After publication, substantive examination is conducted, and the contracting parties may directly authorize the granting of the design application or issue a notification of refusal. The rejection period varies, generally within 6 months or 12 months (for instance China). The latest rejection deadline is 36-42 months. If no refusal has been issued, protection is deemed to be granted automatically.

Upon the design's grant, the applicant will be granted a protection term of 5 years. Renewal is required to secure the next five-year protection term, with the option for 2 renewals resulting in a minimum total protection term of 15 years. Partial renewal is also possible, which allows for the selective renewal of the international registration for specific contracting parties or certain designs, providing flexibility in managing the design protection.


3.2 Application Documentation


You will need to prepare the documentation listed below.


  • One application form (electronic) DM1 FORM, you have the option to either fill out the DM1 electronic form or enter your information directly online using the E-Hague platform.
  • Reproductions of the design application. The images must meet the requirements of WIPO and try to meet the requirements of the designated contracting parties too, because even if international registration is obtained through WIPO, it is possible for a contracting party to reject the effectiveness of the design on the grounds of for example insufficient disclosure, clarity in the published copy.
  • Description of the design application. Contracting parties like China, Romania, Vietnam, and Syria require a description to be submitted. Failure to do so will be considered non-compliant, leading to a delay in international registration.
  • Information about the creator of the design.
  • Priority document. WIPO does not examine priority documents. Applicants may provide a DAS code for designated contracting parties' competent authorities to verify through WIPO DAS System. However, some certain contracting parties require direct submission of priority documents, such as US, Mexico, Turkey, and Russia.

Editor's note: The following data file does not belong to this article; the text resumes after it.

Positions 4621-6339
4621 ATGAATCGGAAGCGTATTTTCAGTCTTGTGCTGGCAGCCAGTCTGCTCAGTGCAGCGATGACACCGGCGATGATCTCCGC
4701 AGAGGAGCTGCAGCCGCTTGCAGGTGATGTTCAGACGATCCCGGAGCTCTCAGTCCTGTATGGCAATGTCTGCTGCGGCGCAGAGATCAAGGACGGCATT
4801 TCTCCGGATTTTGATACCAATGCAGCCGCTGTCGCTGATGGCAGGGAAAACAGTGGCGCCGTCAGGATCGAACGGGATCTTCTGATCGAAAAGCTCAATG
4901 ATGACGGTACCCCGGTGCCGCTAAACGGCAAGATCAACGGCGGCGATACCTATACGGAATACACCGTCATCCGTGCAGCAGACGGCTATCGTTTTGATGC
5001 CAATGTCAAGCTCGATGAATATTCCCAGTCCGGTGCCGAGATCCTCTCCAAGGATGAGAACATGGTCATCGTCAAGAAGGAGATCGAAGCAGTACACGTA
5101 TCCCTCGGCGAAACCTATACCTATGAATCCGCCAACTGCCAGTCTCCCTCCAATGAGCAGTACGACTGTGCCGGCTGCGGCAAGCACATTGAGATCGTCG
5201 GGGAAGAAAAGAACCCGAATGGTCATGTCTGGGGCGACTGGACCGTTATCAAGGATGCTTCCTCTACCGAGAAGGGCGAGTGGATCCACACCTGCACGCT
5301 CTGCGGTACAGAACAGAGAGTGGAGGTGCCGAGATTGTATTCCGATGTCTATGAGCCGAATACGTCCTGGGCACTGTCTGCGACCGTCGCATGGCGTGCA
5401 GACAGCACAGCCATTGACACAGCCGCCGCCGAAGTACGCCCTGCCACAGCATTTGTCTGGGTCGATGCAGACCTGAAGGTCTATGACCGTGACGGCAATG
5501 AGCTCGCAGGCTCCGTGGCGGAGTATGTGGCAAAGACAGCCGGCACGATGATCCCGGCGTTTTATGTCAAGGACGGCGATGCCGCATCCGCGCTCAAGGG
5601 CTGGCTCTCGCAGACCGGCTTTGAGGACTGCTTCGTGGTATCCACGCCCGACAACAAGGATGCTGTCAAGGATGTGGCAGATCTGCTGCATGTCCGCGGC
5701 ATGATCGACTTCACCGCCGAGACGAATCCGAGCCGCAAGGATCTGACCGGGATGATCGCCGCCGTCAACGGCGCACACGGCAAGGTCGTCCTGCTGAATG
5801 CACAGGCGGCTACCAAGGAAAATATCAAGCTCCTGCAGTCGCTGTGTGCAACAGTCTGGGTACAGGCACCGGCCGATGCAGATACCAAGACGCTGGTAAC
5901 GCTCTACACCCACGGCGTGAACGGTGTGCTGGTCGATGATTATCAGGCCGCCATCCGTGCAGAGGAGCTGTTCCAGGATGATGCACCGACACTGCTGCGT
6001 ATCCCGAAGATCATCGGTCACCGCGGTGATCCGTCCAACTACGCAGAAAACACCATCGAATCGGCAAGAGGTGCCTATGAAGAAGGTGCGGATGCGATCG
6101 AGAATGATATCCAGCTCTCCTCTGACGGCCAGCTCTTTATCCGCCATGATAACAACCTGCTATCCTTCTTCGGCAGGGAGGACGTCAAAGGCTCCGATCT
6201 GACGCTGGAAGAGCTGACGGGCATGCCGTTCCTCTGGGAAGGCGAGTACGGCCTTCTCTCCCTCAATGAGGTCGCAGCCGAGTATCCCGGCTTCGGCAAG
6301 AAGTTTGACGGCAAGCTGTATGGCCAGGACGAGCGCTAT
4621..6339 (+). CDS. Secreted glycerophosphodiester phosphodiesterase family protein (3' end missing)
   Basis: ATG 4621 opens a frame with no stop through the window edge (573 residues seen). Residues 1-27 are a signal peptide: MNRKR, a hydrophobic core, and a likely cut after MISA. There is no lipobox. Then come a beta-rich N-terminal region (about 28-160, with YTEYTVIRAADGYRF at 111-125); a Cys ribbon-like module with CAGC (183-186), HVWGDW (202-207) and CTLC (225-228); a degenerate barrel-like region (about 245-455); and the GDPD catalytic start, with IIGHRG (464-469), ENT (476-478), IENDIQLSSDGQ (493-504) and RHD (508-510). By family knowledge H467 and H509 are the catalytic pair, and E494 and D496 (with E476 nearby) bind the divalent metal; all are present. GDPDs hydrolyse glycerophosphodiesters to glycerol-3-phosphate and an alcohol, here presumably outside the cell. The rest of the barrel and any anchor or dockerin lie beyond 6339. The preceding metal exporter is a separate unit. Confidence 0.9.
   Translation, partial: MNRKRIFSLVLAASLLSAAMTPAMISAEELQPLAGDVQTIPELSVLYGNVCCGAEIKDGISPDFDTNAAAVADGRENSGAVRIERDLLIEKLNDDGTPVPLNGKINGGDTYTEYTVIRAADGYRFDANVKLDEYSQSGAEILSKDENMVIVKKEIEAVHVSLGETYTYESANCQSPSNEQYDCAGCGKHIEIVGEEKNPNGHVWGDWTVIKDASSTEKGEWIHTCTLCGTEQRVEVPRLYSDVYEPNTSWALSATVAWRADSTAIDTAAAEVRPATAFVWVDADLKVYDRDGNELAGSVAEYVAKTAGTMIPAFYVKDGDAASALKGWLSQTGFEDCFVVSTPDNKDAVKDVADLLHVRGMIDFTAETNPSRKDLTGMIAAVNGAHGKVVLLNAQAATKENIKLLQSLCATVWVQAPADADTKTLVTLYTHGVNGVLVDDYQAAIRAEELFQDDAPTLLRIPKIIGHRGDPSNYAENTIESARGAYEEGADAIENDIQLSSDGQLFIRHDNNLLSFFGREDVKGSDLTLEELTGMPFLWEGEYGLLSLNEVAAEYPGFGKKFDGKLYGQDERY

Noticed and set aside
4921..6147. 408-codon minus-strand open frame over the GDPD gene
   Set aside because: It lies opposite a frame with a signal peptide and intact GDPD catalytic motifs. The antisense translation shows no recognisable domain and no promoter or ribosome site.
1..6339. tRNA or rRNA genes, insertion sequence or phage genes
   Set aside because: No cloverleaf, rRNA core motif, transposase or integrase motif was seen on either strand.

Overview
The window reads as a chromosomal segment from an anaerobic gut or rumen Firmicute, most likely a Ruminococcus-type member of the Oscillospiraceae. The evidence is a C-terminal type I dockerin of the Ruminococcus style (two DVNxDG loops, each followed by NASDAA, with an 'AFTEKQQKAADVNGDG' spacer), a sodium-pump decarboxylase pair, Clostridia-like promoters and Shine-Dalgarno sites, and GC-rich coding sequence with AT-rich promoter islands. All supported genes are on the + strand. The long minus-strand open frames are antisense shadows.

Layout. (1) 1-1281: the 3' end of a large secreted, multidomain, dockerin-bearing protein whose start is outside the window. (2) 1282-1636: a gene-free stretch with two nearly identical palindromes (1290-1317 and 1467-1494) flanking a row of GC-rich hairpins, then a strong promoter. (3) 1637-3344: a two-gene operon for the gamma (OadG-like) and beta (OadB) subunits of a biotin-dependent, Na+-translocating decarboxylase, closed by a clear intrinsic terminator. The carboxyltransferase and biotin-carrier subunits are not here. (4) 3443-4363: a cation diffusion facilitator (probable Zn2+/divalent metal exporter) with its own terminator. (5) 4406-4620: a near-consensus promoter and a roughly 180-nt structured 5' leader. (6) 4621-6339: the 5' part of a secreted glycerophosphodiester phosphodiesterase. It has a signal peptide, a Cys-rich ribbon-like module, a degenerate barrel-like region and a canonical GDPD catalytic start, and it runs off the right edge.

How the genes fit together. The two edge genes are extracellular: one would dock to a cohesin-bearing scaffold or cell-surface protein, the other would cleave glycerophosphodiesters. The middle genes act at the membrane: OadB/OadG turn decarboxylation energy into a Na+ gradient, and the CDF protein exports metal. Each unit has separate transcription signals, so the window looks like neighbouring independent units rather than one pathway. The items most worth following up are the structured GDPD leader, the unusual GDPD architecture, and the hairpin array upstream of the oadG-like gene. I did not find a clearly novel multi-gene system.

• Choosing the Locarno class of the design.
  • Choosing the designated States of the design.
  • Deciding the publication timing of the design.
  • Payment of the design fees. You can use the Fee calculator on the WIPO website for a detailed cost estimate for your design filings.
  1. Conclusion

From the aspects of the basic introduction, procedures, documentation, the WIPO tries to provide, through the Hague System, a user-friendly, affordable, and accessible way of protecting new designs. It seems that individuals can apply themselves through E-Hague with the necessary documents without the help of any experts at the international level.


However, it is important to note that registration of a design application at the international level doesn't mean that the right holder can obtain effective design protection in the respective jurisdictions, and that some defects in the application, which may be raised during the national phase upon substantive or partially substantive examination, may not be overcome anymore once the international design application is filed. A design expert knowing not only the formality requirements of the Hague system, but also the substantive requirements and practices of the different jurisdictions, can help the right holder get more stable and reasonable design protection.


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CCPIT Patent & Trademark Law Office